En EspaŅol

Q. Who is Mr. Smarty Plants?

A: There are those who suspect Wildflower Center volunteers are the culpable and capable culprits. Yet, others think staff members play some, albeit small, role. You can torture us with your plant questions, but we will never reveal the Green Guru's secret identity.

Help us grow by giving to the Plant Database Fund or by becoming a member

Did you know you can access the Native Plant Information Network with your web-enabled smartphone?

Share

Ask Mr. Smarty Plants

Ask Mr. Smarty Plants is a free service provided by the staff and volunteers at the Lady Bird Johnson Wildflower Center.

Search Smarty Plants
    
 
See a list of all Smarty Plants questions
Can't find the answer in our existing FAQs, submit a question to Mr. Smarty Plants.
Need help with plant identification, visit the plant identification page.
 
rate this answer
2 ratings

Wednesday - April 07, 2010

From: Dripping Springs, TX
Region: Southwest
Topic: Herbs/Forbs
Title: How to deal with wild verbena.
Answered by: Joe Marcus

QUESTION:

Hello. I have a great 9 acres of black dirt in Dripping Springs! However now that I have cleared cedar, and then w/the great rains came...I am being taken over by wild verbena. (purple)..looks like wild verbena. I have always heard it called that. Any suggestions other than hand pulling?

ANSWER:

Glandularia bipinnatifida var. bipinnatifida (Dakota mock vervain) or Prairie verbena is the plant to which you're referring.  Prairie verbena loves disturbed soil!  One of the more noticeable side-effects of clearing cedar (Juniperus ashei (Ashe's juniper)) is soil disturbance which results in drastic changes in flora composition.  Prairie verbena can be seen in great abundance on many pieces of land in the area right now for just that reason.

The best course of action may be no action at all.  Last year, a large, newly-cleared area near Driftwood, Texas was awash in Prairie verbena.  This year, it has all but disappeared as other, more competitive plant species have taken hold there and are pushing it out.

Prairie verbena serves a vital role in habitat restoration often performed by less desirable, more pernicious non-native plant species of holding newly disturbed soil until more permanent species can take hold and become established.  You can think of Prairie verbena as a salve that protects the wounded earth and wears away over time as healing takes place.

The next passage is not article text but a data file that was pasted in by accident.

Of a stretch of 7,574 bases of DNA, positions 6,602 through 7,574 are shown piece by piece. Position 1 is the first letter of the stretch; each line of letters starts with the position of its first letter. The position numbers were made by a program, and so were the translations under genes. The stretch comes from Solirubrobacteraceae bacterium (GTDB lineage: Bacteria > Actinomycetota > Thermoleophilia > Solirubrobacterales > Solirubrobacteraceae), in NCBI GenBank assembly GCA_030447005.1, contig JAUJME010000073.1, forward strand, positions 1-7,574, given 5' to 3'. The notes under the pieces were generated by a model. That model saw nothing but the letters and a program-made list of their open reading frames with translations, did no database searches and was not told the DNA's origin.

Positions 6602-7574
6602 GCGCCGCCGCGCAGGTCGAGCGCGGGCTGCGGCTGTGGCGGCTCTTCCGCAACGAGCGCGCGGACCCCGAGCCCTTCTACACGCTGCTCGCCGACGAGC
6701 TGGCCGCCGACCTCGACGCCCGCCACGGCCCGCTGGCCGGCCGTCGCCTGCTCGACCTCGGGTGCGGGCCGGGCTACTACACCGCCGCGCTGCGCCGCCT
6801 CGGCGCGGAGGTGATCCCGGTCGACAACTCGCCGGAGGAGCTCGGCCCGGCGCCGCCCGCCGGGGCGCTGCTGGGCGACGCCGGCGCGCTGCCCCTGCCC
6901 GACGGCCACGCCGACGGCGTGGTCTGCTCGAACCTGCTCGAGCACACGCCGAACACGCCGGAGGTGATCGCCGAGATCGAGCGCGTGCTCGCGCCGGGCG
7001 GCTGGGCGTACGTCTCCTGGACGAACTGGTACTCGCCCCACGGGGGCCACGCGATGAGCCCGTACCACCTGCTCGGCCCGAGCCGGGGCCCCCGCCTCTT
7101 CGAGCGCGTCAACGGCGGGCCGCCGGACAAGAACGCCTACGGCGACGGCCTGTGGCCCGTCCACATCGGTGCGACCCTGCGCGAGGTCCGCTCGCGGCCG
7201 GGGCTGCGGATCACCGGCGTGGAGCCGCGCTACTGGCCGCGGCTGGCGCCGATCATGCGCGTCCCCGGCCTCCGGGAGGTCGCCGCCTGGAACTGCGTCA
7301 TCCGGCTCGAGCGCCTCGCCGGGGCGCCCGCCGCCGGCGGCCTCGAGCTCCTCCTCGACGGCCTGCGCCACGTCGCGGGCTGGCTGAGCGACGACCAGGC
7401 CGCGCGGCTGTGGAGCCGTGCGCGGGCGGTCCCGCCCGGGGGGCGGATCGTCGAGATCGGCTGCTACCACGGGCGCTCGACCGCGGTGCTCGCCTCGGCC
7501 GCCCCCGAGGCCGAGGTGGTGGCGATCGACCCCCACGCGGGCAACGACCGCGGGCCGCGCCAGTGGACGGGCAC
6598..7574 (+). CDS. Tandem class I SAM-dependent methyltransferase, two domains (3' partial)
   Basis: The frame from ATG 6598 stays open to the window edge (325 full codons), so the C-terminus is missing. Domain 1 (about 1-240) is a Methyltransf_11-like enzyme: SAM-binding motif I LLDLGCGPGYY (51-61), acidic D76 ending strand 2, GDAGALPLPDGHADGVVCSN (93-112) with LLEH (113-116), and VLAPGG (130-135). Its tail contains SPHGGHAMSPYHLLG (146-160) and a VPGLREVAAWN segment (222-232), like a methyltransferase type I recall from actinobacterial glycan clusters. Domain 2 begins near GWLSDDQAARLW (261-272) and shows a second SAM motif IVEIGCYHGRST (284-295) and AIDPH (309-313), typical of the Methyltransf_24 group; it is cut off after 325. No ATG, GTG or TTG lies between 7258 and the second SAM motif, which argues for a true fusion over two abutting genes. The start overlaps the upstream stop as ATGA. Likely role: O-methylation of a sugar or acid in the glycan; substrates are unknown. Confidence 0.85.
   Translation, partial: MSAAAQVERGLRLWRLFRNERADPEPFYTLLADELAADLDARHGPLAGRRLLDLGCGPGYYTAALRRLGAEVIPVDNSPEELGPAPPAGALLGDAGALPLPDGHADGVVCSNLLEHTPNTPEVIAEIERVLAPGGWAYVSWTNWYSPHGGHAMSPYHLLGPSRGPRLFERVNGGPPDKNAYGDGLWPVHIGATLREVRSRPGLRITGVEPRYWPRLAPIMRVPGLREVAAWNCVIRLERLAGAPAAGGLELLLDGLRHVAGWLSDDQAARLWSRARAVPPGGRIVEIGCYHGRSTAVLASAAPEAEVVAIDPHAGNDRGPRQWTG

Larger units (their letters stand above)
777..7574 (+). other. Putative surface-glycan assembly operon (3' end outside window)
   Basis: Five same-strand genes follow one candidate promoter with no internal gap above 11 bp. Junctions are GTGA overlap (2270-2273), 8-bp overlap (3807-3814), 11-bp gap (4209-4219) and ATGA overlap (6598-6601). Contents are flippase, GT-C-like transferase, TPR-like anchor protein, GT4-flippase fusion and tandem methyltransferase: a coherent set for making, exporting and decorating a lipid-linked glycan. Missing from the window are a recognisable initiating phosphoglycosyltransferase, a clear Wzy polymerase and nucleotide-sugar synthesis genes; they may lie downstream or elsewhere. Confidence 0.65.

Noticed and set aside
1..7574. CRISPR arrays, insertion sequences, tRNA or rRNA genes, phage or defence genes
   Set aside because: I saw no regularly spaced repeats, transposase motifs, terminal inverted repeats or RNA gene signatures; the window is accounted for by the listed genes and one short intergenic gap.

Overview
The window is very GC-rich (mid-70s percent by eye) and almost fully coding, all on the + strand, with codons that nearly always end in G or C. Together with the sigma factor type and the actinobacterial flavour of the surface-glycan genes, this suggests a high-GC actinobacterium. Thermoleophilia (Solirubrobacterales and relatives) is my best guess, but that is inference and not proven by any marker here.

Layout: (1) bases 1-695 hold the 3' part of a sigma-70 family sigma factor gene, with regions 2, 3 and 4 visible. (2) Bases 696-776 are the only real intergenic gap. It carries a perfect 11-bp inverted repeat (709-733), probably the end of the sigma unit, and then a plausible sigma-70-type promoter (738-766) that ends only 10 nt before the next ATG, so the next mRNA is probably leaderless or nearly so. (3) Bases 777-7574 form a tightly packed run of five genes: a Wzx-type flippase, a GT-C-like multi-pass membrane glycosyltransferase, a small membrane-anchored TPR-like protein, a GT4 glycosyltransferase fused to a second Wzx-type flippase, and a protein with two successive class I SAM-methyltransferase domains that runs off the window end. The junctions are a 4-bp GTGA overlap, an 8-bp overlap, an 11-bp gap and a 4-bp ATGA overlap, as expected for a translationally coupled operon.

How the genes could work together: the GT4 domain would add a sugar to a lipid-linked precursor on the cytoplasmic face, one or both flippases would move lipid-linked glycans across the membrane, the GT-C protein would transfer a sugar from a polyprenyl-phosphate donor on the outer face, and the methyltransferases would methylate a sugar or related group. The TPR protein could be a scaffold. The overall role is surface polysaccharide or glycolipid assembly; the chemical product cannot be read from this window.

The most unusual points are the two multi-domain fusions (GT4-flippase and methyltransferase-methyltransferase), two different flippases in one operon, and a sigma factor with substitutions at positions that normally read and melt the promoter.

If you absolutely have to rid the land of Prairie verbena, hand-pulling is going to be the approach.  Other methods simply disturb the soil even more and slow down the process of regeneration that needs to take place.

 

More Herbs/Forbs Questions

Odor and flavor of oils in Mints as insect repellants
December 19, 2005 - I am trying to find information on "How does mint plants repel insects" It's for my grand daughter's science project. Any help will be appreciated. Thank you
view the full question and answer

Turk's Cap not returning from Plano TX
April 02, 2014 - My Turk's Cap has shown no signs of coming back this year as of March 31. I pruned to about 12 inches because it was so bushy last year and it was not mulched thru our harsh winter (10 degree low and...
view the full question and answer

Survival of wildflowers after Hurricane Irene in Perkasie PA
September 03, 2011 - Mr. Smarty Plants, We have (had) a beautiful row of wildflowers and sunflowers along the one side of our house. Now that Hurricane Irene has passed, most of the flowers are matted down from the wind...
view the full question and answer

Penta and licorice plants for Austin
May 04, 2009 - For Austin location Are you familiar with a small flowering plant called Penta? How about Licorice? If yes, could you provide growing conditions. Thanks
view the full question and answer

Is the Obedient Plant a bog plant?
August 16, 2008 - I purchased 2 obedient plants at a farmer's market in Michigan. As I was unfamiliar with this plant, the merchant told me it did well in full sun. It was just what I needed. When I got home I look...
view the full question and answer

Smarty Plants's Facebook profile Support the Wildflower Center by Donating Online or Becoming a Member today.

Mr. Smarty Plants wants you to be his Facebook friend. Click the Facebook icon to add yourself to Mr. Smarty Plants list of friends.
E-NEWSLETTER | BECOME A MEMBER | DONATE NOW | MEDIA | SITEMAP | STAFF
© 2015 Lady Bird Johnson Wildflower Center